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25 November 2017
European hunter-gatherers co-existed with farmers from Near East

The Neolithic and Chalcolithic periods included one of the most important shifts in human history: the transition from hunter-gatherer groups to farming communities. Extensive new DNA evidence by a large international team reveals early hunter-gatherer populations from Europe and farmers emigrating from the Near East were interbreeding. Most modern Europeans are descended from the Near East immigrant farmers, but have remnants of hunter-gatherer DNA.
     Researchers analysed the genomes of 180 ancient individuals from what are now Hungary, Germany, and Spain, who lived between 6,000 BCE and 2,200 BCE, building mathematical models describing how ancient populations might have interacted as they moved. The models show that for each of the three regions included in the study, the arrival of farmers prompted interbreeding with local hunter-gatherers, and this trend was seen repeatedly over time and in each geographical region.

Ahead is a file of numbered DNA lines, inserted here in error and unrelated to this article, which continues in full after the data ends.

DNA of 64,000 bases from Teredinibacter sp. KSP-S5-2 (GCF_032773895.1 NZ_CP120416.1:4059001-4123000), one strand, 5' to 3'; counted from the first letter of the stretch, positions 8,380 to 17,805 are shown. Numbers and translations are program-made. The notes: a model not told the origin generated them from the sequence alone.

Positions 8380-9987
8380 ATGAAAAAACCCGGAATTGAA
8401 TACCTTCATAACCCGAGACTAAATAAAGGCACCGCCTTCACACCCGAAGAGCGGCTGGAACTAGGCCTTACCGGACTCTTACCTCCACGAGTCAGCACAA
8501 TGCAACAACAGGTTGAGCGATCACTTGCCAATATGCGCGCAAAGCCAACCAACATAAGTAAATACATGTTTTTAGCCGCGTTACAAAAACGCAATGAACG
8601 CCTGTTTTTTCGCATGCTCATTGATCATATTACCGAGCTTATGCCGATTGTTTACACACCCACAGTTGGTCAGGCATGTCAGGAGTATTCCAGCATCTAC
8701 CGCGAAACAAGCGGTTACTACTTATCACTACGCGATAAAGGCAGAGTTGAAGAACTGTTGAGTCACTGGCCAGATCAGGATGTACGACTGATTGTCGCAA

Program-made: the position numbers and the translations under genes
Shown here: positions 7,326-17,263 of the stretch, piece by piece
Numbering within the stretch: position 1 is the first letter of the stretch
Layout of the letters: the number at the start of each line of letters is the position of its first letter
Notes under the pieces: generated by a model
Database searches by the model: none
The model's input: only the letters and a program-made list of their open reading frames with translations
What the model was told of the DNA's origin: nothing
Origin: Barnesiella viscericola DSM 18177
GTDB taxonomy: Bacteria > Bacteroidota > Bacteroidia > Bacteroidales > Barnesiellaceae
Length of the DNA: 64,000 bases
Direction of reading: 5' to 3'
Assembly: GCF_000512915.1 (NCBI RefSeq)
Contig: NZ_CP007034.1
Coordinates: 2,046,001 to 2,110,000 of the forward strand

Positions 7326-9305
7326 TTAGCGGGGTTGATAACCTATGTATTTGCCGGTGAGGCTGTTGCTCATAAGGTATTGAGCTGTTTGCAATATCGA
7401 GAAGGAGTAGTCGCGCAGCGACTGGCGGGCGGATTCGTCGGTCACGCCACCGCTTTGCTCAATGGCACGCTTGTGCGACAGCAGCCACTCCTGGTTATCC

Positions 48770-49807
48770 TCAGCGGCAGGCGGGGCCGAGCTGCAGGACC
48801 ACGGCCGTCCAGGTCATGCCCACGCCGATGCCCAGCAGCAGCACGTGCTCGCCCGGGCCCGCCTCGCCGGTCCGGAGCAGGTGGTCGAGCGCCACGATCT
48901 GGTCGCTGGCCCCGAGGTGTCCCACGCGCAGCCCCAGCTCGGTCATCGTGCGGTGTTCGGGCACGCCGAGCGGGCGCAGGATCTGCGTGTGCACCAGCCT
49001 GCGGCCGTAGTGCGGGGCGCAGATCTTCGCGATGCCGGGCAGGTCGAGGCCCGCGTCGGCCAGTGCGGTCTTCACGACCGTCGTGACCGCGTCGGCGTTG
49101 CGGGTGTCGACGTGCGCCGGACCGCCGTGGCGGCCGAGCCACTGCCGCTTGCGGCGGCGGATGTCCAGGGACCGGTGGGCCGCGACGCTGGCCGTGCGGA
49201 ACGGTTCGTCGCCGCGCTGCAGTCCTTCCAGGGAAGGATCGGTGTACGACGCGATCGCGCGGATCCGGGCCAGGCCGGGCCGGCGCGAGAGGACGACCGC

The data also suggest that farmers tended to travel a lot, while hunter-gatherers were more apt to stay fairly close to home.
     The evidence further reveals the origins of the Neolithic farmers. Most appear to have been migrants from Anatolia, an area that today falls within Turkey. In geographic terms, this is the area bounded to the north by the Black Sea, to the east and south by the Southeastern Taurus Mountains and the Mediterranean Sea, and to the west by the Aegean Sea and the Sea of Marmara.
     Anatolia was within the Fertile Crescent, comparatively moist and fertile areas in what is otherwise an arid and semi-arid part of the present Middle East.
     The researchers would like to apply their methods to other parts of the world, which could show how different populations interbred after their initial meetings.

Edited from EurekAlert!, PhysOrg (9 November 2017), Seeker (8 November 2017)

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